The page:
Keith Nunes

The past few years have been challenging to those practicing the disciplines of agronomy and food science on an industrial scale. As consumer preferences for products that are organic, manufactured without the use of genetically modified ingredients, and perceived as “clean label” have grown, it may appear as if science is moving backward, shifting from new developments that may enhance functionality and nutrition, and toward an imagined time when things were simpler. Regardless of the tug of war under way with regard to food technology in the United States, without question there is great work being done in less developed parts of the world where inadequate nutrition to this day causes far too much illness and even death.

Last month Drs. Maria Andrade, Howarth Bouis, Jan Low and Robert Mwanga were awarded the 2016 World Food Prize, Three of the 2016 laureates — Drs. Andrade, Low and Mwanga of the International Potato Center — were honored for their work developing one of the most successful examples of biofortification — the orange-fleshed sweet potato. Dr. Andrade and Dr. Mwanga, plant scientists in Mozambique and Uganda, respectively, bred the vitamin A-enriched orange-fleshed sweet potato, using genetic material from the Potato Center and other sources, while Dr. Low structured the nutrition studies and programs that convinced almost 2 million households in 10 separate African countries to plant, purchase and consume the nutritionally fortified food.

In 1971, The International Potato Center was founded as a root and tuber research-for-development institution to conceive and deliver sustainable solutions to the global issues of hunger, poverty and the degradation of natural resources. While working for the center, Drs. Andrade, Low and Mwanga undertook a project to develop disease-resistant, drought-tolerant, high yielding varieties of orange-fleshed sweet potato that may flourish in the variable soils and climatic conditions found in sub-Saharan Africa in an effort counter the effects of vitamin A deficiency, which contributes to high rates of blindness, immune system disorders, and premature death in children and pregnant women in Africa.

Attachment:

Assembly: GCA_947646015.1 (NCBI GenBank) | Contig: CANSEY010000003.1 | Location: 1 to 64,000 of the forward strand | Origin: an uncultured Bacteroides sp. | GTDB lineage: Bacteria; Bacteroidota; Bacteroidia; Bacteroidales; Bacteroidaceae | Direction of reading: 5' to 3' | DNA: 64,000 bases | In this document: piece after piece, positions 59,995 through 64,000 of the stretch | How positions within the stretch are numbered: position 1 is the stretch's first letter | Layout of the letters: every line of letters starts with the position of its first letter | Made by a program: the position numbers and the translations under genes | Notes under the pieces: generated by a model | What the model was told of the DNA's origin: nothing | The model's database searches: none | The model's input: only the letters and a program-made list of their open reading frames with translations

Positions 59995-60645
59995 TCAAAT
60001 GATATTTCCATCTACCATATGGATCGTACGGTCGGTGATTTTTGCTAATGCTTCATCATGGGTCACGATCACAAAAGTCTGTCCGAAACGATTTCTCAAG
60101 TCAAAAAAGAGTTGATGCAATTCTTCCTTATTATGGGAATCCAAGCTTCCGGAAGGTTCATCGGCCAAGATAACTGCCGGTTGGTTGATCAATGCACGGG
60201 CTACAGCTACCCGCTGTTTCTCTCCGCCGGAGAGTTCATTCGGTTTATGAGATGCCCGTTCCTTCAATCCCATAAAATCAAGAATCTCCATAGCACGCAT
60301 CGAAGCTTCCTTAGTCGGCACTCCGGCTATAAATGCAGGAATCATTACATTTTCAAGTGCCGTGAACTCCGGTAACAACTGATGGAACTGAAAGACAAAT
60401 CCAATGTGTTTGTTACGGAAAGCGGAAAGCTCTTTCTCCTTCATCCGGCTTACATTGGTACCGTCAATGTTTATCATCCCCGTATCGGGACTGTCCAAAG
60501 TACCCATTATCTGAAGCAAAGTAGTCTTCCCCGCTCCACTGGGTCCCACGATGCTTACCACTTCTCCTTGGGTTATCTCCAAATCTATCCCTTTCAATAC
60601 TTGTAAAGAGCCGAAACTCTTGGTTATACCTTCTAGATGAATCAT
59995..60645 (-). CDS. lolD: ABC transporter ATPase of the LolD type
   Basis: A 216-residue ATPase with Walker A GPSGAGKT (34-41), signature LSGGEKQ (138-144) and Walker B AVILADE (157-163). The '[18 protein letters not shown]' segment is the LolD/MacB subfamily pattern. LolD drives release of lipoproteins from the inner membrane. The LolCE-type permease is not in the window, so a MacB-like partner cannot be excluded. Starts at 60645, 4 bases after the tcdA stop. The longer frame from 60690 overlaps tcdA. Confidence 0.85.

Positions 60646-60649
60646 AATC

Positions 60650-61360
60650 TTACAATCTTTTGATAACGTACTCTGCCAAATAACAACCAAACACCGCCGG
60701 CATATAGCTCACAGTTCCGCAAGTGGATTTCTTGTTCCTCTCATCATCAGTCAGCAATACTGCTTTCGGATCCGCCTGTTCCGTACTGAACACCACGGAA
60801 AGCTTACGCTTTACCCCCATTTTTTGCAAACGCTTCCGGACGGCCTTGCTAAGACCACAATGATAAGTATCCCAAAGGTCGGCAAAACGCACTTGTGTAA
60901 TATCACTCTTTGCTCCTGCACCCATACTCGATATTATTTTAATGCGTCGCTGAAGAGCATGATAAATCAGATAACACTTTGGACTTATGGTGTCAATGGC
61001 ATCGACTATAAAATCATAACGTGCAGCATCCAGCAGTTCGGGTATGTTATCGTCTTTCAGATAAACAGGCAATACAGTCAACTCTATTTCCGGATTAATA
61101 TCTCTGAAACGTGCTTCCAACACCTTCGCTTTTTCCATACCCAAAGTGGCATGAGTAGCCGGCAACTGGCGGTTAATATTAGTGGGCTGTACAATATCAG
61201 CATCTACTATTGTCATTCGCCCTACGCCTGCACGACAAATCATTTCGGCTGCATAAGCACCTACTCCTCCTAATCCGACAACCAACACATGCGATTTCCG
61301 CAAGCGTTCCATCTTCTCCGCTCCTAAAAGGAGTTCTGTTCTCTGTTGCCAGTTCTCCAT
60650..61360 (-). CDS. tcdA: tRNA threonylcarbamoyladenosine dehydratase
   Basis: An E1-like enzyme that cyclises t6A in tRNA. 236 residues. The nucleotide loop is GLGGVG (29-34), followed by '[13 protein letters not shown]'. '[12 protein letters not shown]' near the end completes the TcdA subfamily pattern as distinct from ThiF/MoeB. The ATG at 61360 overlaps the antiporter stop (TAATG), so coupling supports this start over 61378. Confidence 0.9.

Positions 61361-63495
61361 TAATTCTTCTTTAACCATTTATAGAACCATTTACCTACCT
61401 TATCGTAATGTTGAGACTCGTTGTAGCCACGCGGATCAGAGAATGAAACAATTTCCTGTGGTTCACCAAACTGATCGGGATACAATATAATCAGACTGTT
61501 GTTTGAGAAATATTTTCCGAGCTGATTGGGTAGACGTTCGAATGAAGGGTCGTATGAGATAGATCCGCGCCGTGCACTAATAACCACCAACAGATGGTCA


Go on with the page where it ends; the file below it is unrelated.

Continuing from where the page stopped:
Dr. Bouis is the founder of HarvestPlus at the International Food Policy Research Institute who, over a 25-year period, pioneered the implementation of a multi-institutional approach to biofortification as a global plant breeding strategy. As a result of his leadership, such crops as iron- and zinc-fortified beans, rice, wheat and pearl millet, along with vitamin A-enriched cassava, maize and orange-fleshed sweet potato are being tested or released in over 40 countries.

Dr. Bouis created the organization HarvestPlus in 2003 as a global multi-sector, multidisciplinary effort to improve nutrition and public health through biofortification. Under his leadership, a large partnership of plant breeders, agronomists, nutritionists, and economists have worked together to form one of the most successful initiatives to improve nutrition through changes in the food systems.

Africa may seem distant from the United States in many ways, but it shouldn’t. While micronutrient deficiencies no longer wreak havoc in the United States as they do in many parts of the emerging world, that wasn’t always the case. It wasn’t until the fortification of milk with vitamin D in the 1930s and enrichment of grains with B vitamins and minerals in the 1940s that many nutrition-related illnesses were reduced or eliminated.

Still, to this day a number of “nutrients of concern” have been identified by U.S. public health authorities. Adherence to numerous fad diets may result in further deficiencies. Adequate intake of micronutrients is nothing to take for granted, and the kind of work conducted by the World Food Prize winners merits attention far beyond the continent of Africa.